Sandy Alcantara had quickly retired the first two batters he faced in the fourth before running into his biggest jam of the night against the Philadelphia Phillies.
A single and back-to-back walks loaded the bases as Bryce Harper stepped up to the plate in a tie ballgame. Pitching coach Mel Stottlemyre Jr. took a moment to trot to the mound and calm down his 23-year-old starter. Alcantara reset his focus, and threw an 86.7 mph slider inside to Harper.
“He couldn’t have made a better pitch,” catcher Bryan Holaday said.
Harper took the bait, flying out to right field. Inning over. Crisis averted.
Alcantara threw 3 2/3 more scoreless innings and the offense gave him just enough support for the Miami Marlins to squeeze out a 2-1 win over the Phillies at Citizens Bank Park to start a three-game series.
“That was tremendous,” Marlins manager Don Mattingly said. “I thought Sandy was really good today. He kept his composure. Had a couple chances to let it get away, got some big outs. That was a big win for us.
“That’s a nice little character win.”
The win improves Alcantara to 4-6 on the year and marked his fourth start this season in which he threw at least seven innings and gave up no more than one run. Alcantara has a 1.71 ERA over his last five starts, giving up just six earned runs in 31 2/3 innings of work.
“What I see with Sandy is a guy getting better and gaining confidence,” Mattingly said. “This guy’s got tremendous stuff. He has top-of-the-rotation stuff. We’re just constantly helping him grow. This kid has the chance to be something really special.”
Alcantara’s 7 2/3 innings on Friday weren’t the cleanest. He scattered eight hits — including four doubles — and walked four during throughout his appearance on the mound.
But it was a needed 7 2/3 innings considering the Marlins (28-46) played back-to-back 11-inning games against the St. Louis Cardinals before coming to Philadelphia.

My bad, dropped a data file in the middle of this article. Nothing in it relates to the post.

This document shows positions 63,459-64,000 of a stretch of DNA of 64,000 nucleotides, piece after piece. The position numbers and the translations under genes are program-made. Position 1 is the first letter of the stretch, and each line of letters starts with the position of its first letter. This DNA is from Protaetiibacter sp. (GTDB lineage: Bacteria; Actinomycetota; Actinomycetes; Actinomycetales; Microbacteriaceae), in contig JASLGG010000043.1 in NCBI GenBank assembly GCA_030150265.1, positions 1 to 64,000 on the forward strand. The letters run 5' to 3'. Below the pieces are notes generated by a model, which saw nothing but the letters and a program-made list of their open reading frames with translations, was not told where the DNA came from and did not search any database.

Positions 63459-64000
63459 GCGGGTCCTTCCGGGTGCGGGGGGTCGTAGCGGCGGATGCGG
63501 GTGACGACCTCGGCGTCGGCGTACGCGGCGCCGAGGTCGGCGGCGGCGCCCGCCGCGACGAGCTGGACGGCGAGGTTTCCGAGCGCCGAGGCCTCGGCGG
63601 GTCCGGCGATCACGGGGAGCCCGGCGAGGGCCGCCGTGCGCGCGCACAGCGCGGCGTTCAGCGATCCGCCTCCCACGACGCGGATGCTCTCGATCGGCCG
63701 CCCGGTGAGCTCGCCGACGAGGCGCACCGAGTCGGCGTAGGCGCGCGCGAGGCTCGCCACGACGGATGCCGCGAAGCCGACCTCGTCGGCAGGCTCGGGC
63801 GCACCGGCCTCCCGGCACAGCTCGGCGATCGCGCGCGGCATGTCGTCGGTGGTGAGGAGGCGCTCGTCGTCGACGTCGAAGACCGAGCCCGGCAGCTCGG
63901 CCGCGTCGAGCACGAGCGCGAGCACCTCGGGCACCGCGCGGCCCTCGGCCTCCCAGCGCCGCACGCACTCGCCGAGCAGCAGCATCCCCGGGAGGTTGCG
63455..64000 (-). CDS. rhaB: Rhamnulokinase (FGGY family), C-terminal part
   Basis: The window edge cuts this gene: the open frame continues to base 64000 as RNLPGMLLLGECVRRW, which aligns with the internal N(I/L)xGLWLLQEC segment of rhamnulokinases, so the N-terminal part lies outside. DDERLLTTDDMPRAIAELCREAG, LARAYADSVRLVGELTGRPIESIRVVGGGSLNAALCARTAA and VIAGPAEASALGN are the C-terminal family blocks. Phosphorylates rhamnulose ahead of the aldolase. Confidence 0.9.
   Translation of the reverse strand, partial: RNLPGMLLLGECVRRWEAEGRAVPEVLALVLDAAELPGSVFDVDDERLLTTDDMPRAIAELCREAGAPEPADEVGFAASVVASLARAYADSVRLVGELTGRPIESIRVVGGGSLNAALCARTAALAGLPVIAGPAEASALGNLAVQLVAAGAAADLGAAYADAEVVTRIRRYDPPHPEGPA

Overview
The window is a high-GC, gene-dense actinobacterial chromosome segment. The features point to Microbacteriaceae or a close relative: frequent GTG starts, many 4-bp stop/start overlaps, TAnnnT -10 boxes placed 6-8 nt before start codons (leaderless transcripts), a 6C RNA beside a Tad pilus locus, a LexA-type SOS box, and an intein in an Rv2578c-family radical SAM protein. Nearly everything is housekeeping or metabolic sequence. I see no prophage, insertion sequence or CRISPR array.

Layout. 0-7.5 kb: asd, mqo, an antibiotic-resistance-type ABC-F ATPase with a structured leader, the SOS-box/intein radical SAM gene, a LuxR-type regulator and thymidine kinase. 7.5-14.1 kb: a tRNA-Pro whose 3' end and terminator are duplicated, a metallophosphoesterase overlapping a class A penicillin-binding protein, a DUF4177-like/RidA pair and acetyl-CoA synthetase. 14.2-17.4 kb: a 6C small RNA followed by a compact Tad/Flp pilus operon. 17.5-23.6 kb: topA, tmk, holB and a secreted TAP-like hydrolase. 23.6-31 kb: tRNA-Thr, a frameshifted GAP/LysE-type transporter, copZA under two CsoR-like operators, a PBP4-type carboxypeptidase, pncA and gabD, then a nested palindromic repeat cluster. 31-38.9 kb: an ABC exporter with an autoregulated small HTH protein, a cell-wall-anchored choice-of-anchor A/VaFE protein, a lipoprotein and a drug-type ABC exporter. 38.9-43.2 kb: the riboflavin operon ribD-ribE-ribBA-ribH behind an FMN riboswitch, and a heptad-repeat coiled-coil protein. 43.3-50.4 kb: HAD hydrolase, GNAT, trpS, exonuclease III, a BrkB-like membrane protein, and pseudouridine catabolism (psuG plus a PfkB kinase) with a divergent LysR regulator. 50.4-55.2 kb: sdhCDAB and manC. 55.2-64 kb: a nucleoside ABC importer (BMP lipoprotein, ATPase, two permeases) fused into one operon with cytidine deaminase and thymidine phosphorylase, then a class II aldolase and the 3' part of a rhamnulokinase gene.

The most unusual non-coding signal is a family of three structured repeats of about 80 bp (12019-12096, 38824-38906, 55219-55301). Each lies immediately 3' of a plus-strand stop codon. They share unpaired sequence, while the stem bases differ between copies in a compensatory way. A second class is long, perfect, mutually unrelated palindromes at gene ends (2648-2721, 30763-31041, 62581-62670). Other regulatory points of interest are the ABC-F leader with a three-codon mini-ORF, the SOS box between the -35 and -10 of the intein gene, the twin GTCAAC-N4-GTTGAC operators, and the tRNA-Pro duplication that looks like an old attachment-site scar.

And the hard-throwing righty limited damage, holding the Phillies (39-36) to a 2-for-11 clip with runners in scoring position.
“I never give up,” Alcantara said.
The lone run he gave up came in the third.
Alcantara, with Harper on first and Roman Quinn on third and one out, struck out Jay Bruce swinging. Holaday made a throw to second trying to catch Harper stealing and get the inning-ending double play. Harper was safe, and Quinn came home on the throw for the double steal. He limited the damage from there, getting J.T. Realmuto to ground out to end the third, escaping the bases-loaded jam in the fourth and giving up just four more hits the rest of the way.
His 100th pitch of the game struck out Bruce to end the seventh. His night ended on pitch No. 112, when Cesar Hernandez hit a two-out infield single to put runners on the corners in the eighth.
“To be able to send him back out in the eighth, you could see it was still easy,” Mattingly said. “The ball was still coming out of his hand easy. It wasn’t like he was laboring to throw strikes. It was just easy. It’s almost like you’ve just got your car in cruise control.”
Jose Quijada struck out pinch-hitter Sean Rodriguez swinging on a full count to get out of the jam. Sergio Romo, pitching for the fourth consecutive day, threw a scoreless ninth to lock up the win and earn his 14th save of the year.
And the Marlins offense put up enough support while battling against Phillies starter Aaron Nola.
Holaday hit a solo home run in the second to open scoring. Brian Anderson scored the go-ahead run in the sixth after being hit by a pitch to lead off the inning, advancing to third on a Starlin Castro single and coming home on a Cesar Puello ground ball to third base that Scott Kingery couldn’t handle. The play was ruled a fielder’s choice with Anderson scoring on Kingery’s fielding error.